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The day Chrissy Teigen’s casserole flew and other lessons in travel PR


It could be Chrissy Teigen’s 9.7 million followers, but when Teigen tweets at you, you respond. And you let the (heavily pregnant) woman and her casserole fly. But what of the USA men’s curling team or fans of the second amendment?

 

We’ll start with the casserole, because — well, potatoes, garlic, cheese...

 

Lip Sync Battle host, model, cookbook author and vocal (if hilariously blunt) hater of Trump, Chrissy Teigen, took to Twitter to ask a very important question before her American Airlines flight: can our casseroles fly?

 

The answer, which pleased the internet immensely, was yes.

 

 

 

 

Airlines and the TSA are rarely beloved in the world of social media. But the speed at which they jumped on this popular post and the manner in which they kept the tone light is a lesson in what to do right.

 

A similar opportunity arose for Delta Airlines, when the victorious US curling men’s team tweeted the airline wondering if they had much of a chance at getting an upgrade.

 

The response, though polite, was hardly inspirational and Americans didn’t like it.

 

 

Inc.com’s Chris Matyszczyk thinks Delta missed out on a great PR opportunity.

 

“Naturally, I can see that some might praise the airline for its deep-seated lurch toward equality,” Matyszczyk wrote.

 

“But the administrative neutrality of the tone was desperately inappropriate. Delta surely had alternatives. These men are folk heroes. At least for this weekend. Give them something and you'll get lovely PR from it.

 

“The airline could, for example, have teased U.S.A. Curling to switch to Direct Message and worked something out that would have delighted the team and made Delta look good.”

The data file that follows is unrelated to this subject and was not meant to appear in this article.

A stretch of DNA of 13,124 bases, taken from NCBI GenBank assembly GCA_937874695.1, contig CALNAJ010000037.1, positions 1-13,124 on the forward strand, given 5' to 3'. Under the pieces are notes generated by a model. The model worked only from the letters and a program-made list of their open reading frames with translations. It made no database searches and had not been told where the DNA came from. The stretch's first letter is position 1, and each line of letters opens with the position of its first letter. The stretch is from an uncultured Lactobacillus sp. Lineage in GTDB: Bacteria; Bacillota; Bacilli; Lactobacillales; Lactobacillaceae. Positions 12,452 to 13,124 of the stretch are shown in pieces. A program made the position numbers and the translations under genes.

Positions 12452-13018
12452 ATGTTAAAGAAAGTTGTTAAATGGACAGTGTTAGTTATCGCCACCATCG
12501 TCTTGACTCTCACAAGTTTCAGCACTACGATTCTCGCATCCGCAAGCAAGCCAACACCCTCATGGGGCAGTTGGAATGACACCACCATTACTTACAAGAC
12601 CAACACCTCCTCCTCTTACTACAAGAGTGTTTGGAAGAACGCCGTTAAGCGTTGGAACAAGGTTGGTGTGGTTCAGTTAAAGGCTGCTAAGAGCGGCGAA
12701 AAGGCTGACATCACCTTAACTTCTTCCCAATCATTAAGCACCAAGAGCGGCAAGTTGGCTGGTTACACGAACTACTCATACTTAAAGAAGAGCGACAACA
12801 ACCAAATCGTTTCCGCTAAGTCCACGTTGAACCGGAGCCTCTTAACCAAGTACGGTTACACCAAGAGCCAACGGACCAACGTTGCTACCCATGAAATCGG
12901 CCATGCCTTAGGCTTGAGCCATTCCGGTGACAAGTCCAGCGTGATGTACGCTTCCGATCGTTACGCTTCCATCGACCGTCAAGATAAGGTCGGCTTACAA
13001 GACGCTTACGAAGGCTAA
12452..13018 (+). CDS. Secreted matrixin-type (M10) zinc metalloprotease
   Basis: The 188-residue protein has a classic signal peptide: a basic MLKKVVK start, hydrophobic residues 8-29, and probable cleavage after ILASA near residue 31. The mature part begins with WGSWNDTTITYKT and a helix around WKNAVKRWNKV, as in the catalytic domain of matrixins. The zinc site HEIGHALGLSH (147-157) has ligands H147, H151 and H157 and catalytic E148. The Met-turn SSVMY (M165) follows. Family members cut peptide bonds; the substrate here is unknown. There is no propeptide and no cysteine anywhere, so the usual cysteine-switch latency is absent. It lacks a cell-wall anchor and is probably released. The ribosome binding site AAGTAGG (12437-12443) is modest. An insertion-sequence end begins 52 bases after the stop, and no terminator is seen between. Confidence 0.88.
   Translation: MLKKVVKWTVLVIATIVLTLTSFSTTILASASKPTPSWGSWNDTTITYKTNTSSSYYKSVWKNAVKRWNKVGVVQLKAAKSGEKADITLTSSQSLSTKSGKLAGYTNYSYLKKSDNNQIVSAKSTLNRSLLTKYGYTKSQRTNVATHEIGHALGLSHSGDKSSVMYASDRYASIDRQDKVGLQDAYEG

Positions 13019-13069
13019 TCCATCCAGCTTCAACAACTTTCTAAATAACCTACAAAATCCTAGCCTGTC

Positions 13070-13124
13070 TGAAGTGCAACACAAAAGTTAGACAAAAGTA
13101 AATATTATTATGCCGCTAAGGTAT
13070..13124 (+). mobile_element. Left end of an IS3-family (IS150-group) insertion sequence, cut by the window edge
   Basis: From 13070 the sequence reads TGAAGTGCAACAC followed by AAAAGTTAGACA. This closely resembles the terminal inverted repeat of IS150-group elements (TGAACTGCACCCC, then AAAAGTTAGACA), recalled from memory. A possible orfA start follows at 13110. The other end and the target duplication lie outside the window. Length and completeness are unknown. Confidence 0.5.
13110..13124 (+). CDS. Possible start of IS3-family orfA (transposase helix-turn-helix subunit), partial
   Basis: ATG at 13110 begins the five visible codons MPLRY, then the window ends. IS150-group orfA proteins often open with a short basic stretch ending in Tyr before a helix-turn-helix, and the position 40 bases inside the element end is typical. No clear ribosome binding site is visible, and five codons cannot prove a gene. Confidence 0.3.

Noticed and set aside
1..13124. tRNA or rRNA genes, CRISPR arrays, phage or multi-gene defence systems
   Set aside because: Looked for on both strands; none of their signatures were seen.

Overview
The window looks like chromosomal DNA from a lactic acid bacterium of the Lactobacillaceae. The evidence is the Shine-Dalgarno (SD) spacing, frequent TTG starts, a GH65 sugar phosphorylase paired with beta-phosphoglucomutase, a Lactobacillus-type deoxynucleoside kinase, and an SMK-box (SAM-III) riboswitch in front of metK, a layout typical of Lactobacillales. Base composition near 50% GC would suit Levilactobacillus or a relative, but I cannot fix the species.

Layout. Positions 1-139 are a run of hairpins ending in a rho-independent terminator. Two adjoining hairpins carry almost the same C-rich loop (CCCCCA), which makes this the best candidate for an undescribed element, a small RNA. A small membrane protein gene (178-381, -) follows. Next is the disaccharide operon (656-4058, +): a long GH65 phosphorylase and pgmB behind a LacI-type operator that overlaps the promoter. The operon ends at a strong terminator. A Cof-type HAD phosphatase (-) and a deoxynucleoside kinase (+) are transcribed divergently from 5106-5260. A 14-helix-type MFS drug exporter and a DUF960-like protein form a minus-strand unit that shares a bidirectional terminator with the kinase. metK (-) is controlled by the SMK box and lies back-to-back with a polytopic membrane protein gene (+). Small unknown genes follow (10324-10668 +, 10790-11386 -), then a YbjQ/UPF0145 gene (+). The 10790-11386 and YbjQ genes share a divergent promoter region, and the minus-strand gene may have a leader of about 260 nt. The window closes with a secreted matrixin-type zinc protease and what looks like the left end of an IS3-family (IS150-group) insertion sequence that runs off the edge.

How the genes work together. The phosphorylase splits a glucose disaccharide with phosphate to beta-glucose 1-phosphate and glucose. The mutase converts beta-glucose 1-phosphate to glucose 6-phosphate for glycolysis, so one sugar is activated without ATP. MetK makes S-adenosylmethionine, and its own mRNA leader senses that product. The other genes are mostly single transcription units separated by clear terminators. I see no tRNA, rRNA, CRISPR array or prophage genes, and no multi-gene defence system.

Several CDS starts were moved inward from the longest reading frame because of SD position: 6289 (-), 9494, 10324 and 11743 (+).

Delta, like United, is still facing backlash from ceasing to provide discounts to US National Rifle Association members to attend their annual convention after the Marjory Stoneman Douglas High School massacre earlier this month.

 

Gun rights fans are threatening to boycott the airlines and took to social media to declare their outrage. Others simply wanted corporations to stay out of politics. 

 

But Qantas chief executive Alan Joyce, when under fire for his and his company’s support of same sex marriage said, “I think corporate Australia, if it's to fix the reputations it has out there, needs to be vocal on social issues," ABC reported.

 

"That's what good businesses do.”

 

"They are part of society, they help promote societal change, and help promote what's good for our people.”

 

The times aren’t just a’changing. They’ve changed and businesses have to change with them. Will a feel-good tweet about a pregnant woman’s casserole get more business for an airline or will price and loyalty programmes beat all? In the current climate of instant communication, videos of bad flight experiences are shared quickly, so when a moment of absolute (but nice) frivolity takes up that space instead, surely that can be chalked up to a PR win - especially if only a fraction of Teigen’s 9.7 million followers see it.

 

Though good public relations, especially in its social media iteration, is more than getting your name out there. It’s an actual person (hopefully with a sense of humour and a load of sense and compassion) having a real conversation with someone, Chrissy Teigen or not.

 

Image @chrissyteigen Twitter

 


Written by: Gaya Avery
Published: 26 February 2018


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